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Segment income for the first quarter of fiscal 2011 was $88 million, up $55 million compared to the same period of the prior year. Favorable volumes and metal price lag mainly contributed to the increase and were slightly offset by higher input costs related primarily to metal premiums; maintenance and other fixed costs; and a negative impact from foreign currency fluctuations. Other changes reflect a favorable impact of $18 million from fixed forward price sales contracts.
 
Asia
 
As of June 30, 2010, Asia operated three manufacturing facilities with production balanced between foil, construction and industrial, and beverage and food can end-use applications.
 
In the first quarter of fiscal 2011, the Asian markets continued the growth experienced in fiscal 2010, particularly in can and electronics end markets. We expect growth in China’s economy to benefit export-oriented neighboring countries as they participate in demand for finished goods and infrastructure projects in China. Flat rolled product shipments are up 12% as compared to the prior year period and 13% as compared to the fourth quarter of fiscal 2010. We expect customer demand to continue at these levels for the near term. Net sales increased $131 million, or 40%, as compared to the first quarter of fiscal 2010, reflecting the higher volume and higher LME prices.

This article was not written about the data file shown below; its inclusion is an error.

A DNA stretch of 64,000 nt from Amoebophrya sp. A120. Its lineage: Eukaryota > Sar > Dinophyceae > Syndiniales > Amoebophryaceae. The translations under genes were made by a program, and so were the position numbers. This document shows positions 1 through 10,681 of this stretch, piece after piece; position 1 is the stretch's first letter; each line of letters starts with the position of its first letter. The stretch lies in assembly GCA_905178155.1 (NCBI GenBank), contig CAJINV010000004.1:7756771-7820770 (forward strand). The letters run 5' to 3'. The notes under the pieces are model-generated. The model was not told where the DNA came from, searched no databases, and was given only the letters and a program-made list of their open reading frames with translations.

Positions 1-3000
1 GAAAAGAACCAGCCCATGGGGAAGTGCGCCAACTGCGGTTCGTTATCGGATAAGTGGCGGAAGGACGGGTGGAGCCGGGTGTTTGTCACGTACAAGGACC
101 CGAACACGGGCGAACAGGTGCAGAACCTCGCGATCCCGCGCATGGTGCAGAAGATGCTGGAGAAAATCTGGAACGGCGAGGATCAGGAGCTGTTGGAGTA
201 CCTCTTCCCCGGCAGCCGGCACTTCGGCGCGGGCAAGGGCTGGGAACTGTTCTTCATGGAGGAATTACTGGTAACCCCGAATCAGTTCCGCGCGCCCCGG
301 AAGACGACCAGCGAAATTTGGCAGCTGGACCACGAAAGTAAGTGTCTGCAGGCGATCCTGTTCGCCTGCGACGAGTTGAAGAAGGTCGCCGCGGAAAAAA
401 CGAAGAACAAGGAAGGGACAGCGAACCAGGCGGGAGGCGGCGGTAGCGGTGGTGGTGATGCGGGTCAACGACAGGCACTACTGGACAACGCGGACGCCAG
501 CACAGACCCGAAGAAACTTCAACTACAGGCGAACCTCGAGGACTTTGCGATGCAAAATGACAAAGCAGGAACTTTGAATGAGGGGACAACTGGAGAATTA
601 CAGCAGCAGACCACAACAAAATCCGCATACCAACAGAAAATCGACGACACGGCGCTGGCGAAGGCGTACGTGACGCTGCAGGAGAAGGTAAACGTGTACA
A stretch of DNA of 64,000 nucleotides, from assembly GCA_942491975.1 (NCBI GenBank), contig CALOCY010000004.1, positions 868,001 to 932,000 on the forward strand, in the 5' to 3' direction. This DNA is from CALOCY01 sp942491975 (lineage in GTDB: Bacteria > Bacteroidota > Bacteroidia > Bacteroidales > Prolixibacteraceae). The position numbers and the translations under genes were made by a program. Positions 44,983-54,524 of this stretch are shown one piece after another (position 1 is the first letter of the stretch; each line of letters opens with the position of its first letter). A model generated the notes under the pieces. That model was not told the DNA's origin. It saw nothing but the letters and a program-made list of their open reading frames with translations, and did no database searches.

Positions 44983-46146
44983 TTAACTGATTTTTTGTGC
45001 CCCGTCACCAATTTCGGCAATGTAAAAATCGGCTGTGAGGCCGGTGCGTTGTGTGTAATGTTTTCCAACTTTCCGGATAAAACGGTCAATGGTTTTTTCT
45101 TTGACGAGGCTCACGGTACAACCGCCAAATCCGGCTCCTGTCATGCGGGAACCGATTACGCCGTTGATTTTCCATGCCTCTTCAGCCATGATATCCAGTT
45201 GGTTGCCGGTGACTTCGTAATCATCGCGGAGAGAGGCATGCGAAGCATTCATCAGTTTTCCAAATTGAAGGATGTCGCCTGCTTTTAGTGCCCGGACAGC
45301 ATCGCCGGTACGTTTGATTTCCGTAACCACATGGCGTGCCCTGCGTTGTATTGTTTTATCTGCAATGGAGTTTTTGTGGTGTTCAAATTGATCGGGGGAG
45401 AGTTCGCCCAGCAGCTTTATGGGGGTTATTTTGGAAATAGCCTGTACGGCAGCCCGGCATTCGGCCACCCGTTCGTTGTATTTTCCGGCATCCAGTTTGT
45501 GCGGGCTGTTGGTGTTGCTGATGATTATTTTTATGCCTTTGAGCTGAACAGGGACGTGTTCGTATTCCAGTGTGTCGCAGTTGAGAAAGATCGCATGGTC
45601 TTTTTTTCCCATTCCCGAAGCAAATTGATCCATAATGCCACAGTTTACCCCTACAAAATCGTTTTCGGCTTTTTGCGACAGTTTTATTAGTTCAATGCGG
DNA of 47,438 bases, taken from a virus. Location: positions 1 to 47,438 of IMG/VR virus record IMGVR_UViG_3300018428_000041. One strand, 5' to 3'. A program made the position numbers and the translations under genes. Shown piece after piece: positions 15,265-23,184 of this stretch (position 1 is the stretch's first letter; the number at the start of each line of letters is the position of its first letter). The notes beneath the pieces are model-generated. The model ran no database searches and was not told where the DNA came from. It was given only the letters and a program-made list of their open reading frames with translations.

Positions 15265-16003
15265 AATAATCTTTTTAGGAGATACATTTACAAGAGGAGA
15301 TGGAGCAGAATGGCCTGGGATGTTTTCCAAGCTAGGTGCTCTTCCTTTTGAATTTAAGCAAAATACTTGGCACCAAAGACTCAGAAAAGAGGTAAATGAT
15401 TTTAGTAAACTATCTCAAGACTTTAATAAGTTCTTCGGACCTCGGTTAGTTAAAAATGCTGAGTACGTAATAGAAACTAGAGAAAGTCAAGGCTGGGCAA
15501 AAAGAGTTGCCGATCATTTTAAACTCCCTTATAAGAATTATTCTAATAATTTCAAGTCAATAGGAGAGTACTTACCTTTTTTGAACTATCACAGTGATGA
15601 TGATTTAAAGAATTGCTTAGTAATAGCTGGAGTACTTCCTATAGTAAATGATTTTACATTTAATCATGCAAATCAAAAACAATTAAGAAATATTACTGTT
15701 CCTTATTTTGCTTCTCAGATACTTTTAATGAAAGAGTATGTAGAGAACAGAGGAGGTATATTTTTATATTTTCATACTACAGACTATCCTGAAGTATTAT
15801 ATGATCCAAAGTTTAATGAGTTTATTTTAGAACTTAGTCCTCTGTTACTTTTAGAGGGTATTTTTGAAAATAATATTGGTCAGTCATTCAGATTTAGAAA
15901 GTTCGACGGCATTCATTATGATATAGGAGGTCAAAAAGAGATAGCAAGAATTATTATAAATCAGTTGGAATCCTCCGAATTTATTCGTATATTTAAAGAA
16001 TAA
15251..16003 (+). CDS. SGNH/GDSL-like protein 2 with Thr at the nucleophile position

Segment income increased from $38 million in the first quarter of fiscal 2010 to $44 million for the first quarter of fiscal 2011 due to increased volumes, conversion premiums and the positive impact of metal price lag, partially offset by unfavorable exchange rate fluctuations.
 
South America
 
Our operations in South America manufacture various aluminum rolled products for the beverage and food can, construction and industrial and transportation end-use markets. Our South American operations included two rolling plants in Brazil along with two smelters and power generation facilities as of June 30, 2010.
 
Total shipments increased as compared to the prior year period, with rolled products shipments up 11%, while net sales increased 36% as compared to the prior year due to continued growth in volumes and higher LME prices. Flat rolled shipments in South America for the first quarter of fiscal 2011 were up 5% as compared to the fourth quarter of fiscal 2010 due to continued growth in can market demand.
 
Segment income for South America increased $38 million as compared to the prior year period. This increase in segment income is due to a $15 million increase in the smelter benefit compared to the prior year period as well as increases in volumes, conversion premiums and a favorable increase in metal price lag.


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Reconciliation of segment results to Net income
 
Costs such as depreciation and amortization, interest expense and unrealized gains (losses) on changes in the fair value of derivatives are not utilized by our chief operating decision maker in evaluating segment performance. The table below reconciles income from reportable segments to Net income attributable to our common shareholder for the three months ended June 30, 2010 and 2009 (in millions).